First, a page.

By TED CARTER
A Herndon, Va., company that specializes in public-private development partnerships is proposing an $83.6 million, 302-room Jackson convention center hotel with a 1,000-space garage.
Red Leaf Development says it can do the project without direct contributions from the City or Jackson Redevelopment Agency, though $41.8 million in borrowing will be necessary, either through a conventional loan backed by the project or urban renewal bonds issued by the Jackson Redevelopment Authority.
“We will not ask for a contribution agreement,” one member of the development team said.
Red Leaf would put up $8.8 million of its own money and fund the remaining development costs through a tax increment financing loan of $25 million and New Market Tax credits of $7.9 million.
Also, a 30 percent share of the hotel’s 1 percent tourism tax on lodging and restaurant sales would go toward development costs, according to the proposal.
Red Leaf says it has a lender that believes the financing meets preliminary guidelines for funding.
Other developers responding to a JRA Request for Proposals were EDT Development Co. and Mississippi Developers LLC; and Mississippi Block Development. Hertz Investment Group, which owns many of downtown Jackson’s office buildings, did not submit a proposal but offered to buy the Redevelopment Authority’s master lease for the planned site of the hotel across Pascagoula Street from the Convention Complex.
Hertz said its development team could not come up with an economically viable plan for the hotel. It offered $3.5 million for the lease.
Red Leaf provided its proposal after a request from the Mississippi Business Journal.
With a November start, Red Leaf says it can open the 236,070 square-foot, eight-floor hotel in September 2017 on land adjacent to the Jackson Convention Center it would buy from the JRA. The developer is considering Starwood Hotels & Resorts and InterContinental Group Hotels to operate the hotel as either a full-service Sheraton or Crowne Plaza.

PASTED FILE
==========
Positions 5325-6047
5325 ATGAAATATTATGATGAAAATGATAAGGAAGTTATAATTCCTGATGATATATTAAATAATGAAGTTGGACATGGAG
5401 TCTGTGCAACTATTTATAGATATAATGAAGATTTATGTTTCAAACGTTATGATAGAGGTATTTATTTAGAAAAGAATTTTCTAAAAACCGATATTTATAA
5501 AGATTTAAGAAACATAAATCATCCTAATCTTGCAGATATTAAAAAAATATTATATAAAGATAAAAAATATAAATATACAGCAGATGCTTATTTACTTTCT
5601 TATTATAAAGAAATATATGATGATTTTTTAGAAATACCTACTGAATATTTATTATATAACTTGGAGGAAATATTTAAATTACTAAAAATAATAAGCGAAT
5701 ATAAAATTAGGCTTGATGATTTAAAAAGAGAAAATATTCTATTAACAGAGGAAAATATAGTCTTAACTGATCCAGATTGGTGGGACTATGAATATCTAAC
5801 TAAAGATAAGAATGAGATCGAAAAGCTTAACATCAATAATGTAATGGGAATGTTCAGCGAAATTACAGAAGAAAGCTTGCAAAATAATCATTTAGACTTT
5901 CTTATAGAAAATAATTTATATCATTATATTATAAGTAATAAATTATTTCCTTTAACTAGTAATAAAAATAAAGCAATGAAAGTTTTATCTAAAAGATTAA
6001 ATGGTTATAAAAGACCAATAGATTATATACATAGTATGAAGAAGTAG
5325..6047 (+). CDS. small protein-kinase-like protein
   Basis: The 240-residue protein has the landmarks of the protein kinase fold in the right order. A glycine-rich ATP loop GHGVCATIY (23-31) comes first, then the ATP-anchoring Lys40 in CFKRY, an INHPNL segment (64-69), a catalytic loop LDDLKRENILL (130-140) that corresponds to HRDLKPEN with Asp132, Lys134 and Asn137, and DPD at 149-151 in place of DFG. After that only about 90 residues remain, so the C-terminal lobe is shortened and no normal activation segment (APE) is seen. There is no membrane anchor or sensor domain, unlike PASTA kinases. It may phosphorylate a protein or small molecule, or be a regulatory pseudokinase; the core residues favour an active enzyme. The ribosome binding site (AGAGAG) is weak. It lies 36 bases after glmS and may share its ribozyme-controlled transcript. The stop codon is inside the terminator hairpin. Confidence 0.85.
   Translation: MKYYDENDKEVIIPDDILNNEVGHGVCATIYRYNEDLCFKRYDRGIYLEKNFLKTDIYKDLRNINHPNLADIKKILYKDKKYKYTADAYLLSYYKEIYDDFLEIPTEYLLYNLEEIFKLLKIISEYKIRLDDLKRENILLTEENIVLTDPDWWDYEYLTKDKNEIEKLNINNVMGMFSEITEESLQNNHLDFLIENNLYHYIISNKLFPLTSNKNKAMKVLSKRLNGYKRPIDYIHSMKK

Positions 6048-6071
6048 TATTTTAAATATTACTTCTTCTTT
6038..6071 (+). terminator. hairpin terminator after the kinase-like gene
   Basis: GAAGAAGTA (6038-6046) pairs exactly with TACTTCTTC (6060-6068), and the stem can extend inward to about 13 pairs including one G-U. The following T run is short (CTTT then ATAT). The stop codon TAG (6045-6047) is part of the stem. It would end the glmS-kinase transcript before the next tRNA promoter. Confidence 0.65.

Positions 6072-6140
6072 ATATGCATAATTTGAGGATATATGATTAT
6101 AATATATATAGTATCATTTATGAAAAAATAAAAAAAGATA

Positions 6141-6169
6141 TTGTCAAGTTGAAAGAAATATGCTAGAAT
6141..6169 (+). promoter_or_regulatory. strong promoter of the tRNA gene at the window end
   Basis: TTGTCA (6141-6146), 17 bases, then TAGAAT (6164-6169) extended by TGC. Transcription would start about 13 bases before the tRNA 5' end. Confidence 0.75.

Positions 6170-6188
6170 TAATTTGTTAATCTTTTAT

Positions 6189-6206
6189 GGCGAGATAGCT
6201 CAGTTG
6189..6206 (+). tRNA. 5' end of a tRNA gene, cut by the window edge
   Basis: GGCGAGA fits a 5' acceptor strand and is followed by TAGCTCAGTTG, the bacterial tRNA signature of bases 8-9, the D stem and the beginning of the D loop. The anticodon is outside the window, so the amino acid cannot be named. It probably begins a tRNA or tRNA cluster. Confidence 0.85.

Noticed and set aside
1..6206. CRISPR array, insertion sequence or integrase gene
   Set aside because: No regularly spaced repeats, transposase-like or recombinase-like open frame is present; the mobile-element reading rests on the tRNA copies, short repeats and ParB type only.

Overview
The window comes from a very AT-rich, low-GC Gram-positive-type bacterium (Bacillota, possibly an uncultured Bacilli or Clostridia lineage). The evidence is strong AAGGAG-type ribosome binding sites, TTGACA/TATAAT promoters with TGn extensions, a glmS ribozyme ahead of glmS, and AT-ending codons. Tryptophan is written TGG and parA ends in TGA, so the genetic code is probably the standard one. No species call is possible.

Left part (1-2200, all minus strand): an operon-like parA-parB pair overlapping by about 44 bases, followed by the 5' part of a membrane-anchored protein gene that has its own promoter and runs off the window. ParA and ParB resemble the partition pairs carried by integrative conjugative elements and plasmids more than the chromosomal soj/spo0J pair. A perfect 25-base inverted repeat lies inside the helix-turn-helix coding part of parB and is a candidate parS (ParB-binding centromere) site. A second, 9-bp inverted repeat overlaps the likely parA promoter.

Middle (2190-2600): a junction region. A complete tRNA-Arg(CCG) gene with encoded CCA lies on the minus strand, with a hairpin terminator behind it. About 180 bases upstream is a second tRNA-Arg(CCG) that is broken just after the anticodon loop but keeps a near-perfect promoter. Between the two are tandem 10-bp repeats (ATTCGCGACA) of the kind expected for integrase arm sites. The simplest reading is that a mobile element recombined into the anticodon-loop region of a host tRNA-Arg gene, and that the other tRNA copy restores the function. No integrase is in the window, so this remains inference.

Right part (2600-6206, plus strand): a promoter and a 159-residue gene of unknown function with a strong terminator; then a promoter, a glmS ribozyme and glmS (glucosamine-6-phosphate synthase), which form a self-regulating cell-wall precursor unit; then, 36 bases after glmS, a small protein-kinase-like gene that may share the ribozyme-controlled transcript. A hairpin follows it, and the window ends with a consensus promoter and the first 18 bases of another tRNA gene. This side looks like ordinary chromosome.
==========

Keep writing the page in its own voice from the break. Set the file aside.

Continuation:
“We are known for innovative construction and financing strategies,” says Red Leaf, whose projects include a $30 million partnership with Gulfport to convert the former Markham Hotel into a mixed-use building with restaurant and retail space on the ground floor and more than 100 apartments on the upper floors. Red Leaf’s Mississippi projects also include a $22 million senior living center in Natchez.
Red Leaf’s proposal comes in response to a Request for Proposals the Jackson Redevelopment Authority, or JRA, issued in late March. Red Leaf, which has partnered with Jackson’s Advanced Technology Building Solutions LLC and its managing member Don Hewitt, provided its proposal at the request of the Mississippi Business Journal. The JRA has refused an MBJ request to release the other proposals, insisting framers of the development proposals must have an opportunity to remove commercially protected content before the public can examine the proposals.
Hard costs in Red Leaf’s plan include $40.2 million for hotel construction, $12.3 million for garage construction, $6 million for furniture, fixtures and equipment and $1,050,000 for sidewalks and streetscape improvements. A contingency fund of $2.9 million will also will be included in what Red Leaf proposes to be a guaranteed fixed-price risk arrangement by which it covers cost over-runs.
Red Leaf is offering two site scenarios. One would have the entrance to the hotel facing the Convention Center with a convention center courtyard. The second site scheme is a more conventional urban approach with the hotel entrancing fronting Farish Street and hotel function space fronting Pascagoula Street across from the convention complex.
The second option “would lack the courtyard but might be more conducive to other retail/residential uses on the balance of the parcel,” Red Leaf says.
Red Leaf added that the building would reflect “what is happening within.”
Hotel conference facilities would be “clad primarily with stone at the ground level, as well as masonry, thin-shell concrete panels or other materials to achieve a high level of aesthetics,” the developer said.
Function space, including a grand ballroom and junior ballroom, would cover 21,000 square feet within a ground level footprint of 45,000 square feet, Red Leaf says, and adds restaurant space would cover 2,540 square feet and bar & lounge space 1,500 square feet.
Five meeting rooms on the second floor would account for 5,000 square feet. The second level would also house a fitness center and pool.
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